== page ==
The Romantic Buddism (1)


Year after year of lessons on the Romantics, in particular those of the first generation, a question has recently taken shape in my mind : “but were these Coleridge and Wordworth a kind of Buddhists?” I knooooooow it’s hazarduous and I have to confess that my knowledge of Buddism is actually basic: I’ve read Thomas Mann’s Siddharta and the Autobiography of a Yogi  (it’s not the bear) about  the Yogi Paramahansa Yogananda, that is all. But I want to try to outline an analysis anyhow. Well, Buddhism is a religion /philosophy based on the teachings attributed to Siddharta Gauthama, who is commonly known as the Buddha (the awakened). For the Buddhists he is the enlightened teacher who shared his insights to help men end sufferings through the elimination of ignorance by way of understanding and the elimination of craving, thus attaining the highest happiness: Nirvana. Wow, but this the Indian version of the Preface to the Lyrical Ballads!!! Rewind:the poet/Buddha is the enlightened man with that superior sensibility/imagination that he uses to teach men how to feel emotions so as to better bear the inevitable sufferings of life, thus reaching happiness. He is a poet and poetry is his weapon. Coleridge in particular, had understood that the burden of our ” Wants” – see the post on the “Wedding Guest” – can’t help us understand the true nature of happiness and confounds us. Siddharta seemed to have whatever life had to offer: he was young, handsome, rich and, naturally, admired and envied at the same time. That wasn’t enough for him. He wanted more. So he got rid of that burden of things to be free to choose his way. This is  exactly the same choice of St Francis of Assisi and in more modern times that of Alexander Supertramp, the protagonist of the movie Into the Wild. Have you ever felt the craving for “things” as a burden?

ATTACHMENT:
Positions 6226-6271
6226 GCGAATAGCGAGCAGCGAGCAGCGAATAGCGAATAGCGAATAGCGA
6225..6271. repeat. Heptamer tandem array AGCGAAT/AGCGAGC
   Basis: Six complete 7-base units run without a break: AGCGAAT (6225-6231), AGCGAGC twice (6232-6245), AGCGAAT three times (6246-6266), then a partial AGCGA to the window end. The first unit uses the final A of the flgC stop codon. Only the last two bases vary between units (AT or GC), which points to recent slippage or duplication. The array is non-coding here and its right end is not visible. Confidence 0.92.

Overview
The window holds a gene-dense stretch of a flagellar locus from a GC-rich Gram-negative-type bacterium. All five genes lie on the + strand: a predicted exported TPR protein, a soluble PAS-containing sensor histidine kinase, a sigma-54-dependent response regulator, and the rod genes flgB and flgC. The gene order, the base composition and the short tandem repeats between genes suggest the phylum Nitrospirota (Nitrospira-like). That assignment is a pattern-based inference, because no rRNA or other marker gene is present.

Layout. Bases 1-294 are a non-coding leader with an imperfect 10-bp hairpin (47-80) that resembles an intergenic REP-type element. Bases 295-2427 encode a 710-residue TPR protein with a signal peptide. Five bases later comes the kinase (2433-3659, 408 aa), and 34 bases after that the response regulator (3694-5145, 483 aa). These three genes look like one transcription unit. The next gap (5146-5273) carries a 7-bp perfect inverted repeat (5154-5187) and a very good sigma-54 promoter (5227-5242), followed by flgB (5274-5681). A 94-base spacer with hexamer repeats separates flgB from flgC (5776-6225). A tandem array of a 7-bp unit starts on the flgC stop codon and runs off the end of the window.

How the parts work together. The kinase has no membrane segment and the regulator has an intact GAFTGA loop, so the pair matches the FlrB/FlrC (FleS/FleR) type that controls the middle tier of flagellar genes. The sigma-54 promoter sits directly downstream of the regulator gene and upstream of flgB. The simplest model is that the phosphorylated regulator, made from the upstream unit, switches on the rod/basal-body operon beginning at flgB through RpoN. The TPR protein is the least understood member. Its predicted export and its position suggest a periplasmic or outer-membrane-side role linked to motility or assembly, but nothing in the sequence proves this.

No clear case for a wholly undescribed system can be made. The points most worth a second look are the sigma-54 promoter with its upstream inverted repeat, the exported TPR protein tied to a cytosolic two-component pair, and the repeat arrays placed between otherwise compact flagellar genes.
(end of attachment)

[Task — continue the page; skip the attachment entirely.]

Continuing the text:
2 thoughts on “The Romantic Buddism (1)

  1. Well, I don’t know so much Buddhism and its features, but reading this post, yeah, that’s pretty much like Wordsworth’s Preface! I won’t repeat what has just been written, I just want to say that I totally agree.
    Just while I was reading about Siddharta and his getting rid of the burden of things, I though about Francesco D’Assisi, and there he is just in the next line. Hahahahaha I wanted to be the first to think about him. But, well, Francesco D’assisi inspires in me a kind of scepticism, maybe that’s not his fault, maybe it’s about the institution “Church”.. (just a personal cosideration..).
    Anyway, maybe the only difference between Buddhism and Romanticism is that oppium probably it’s no really widespread among buddhists hahahaha instead Coleridge..poor devil, he had backache!
    But there’s another feature about the Buddhism which reminds me Thomas Gray: the nonexistance of an eternal “I”, anybody breaks apart at his death. In substance, we’re all the same in front of death.
    And now we can easily talk about the “wants”. If I ever felt craving for things as a burden? Yes, yes. Unfortunately, but yes. Well I think that more or less everybody, in our own small we have those useless little things we’re not able to put off. Just those things which bring us away from the Nirvana. But that’s more powerful than us. We’re all sons of blobalization. We have to stand out ourself. Everytime we say that we have to be unique, inimitable! So inimitable that just that uniqueness has become a trend. And here we are, at the starting point again. Beehee, we’re all meeks. Oh, but I don’t only criticize the others, I criticize myself too! I confess sometime I preferred to feel carefull, instead of make a run. (make a run = buttarsi, isn’t it?). But growing up, raising my head, and watching out of my window, I think and I hope I’m making a run more and more. Above all writing, also here, with the snags of the language and the various common saying though in italian.
    A trip like the Alexander’s one, that’s my dream. But no, it would be a mistake. It would be just an imitation of the road chosen by someone else. Everybody has to choose his own unique dirt road. Upward, downward, returning at the start and beginning again and again, suffice it is OUR road. But this is just theory. And I think I know pretty good the theory. The practice? I began in my own small, but I think that’s my moment to get in my pick up (returning at the concept of “dirt road”).
    Yeah, I like the metaphora of the pick up. It get me hyped.

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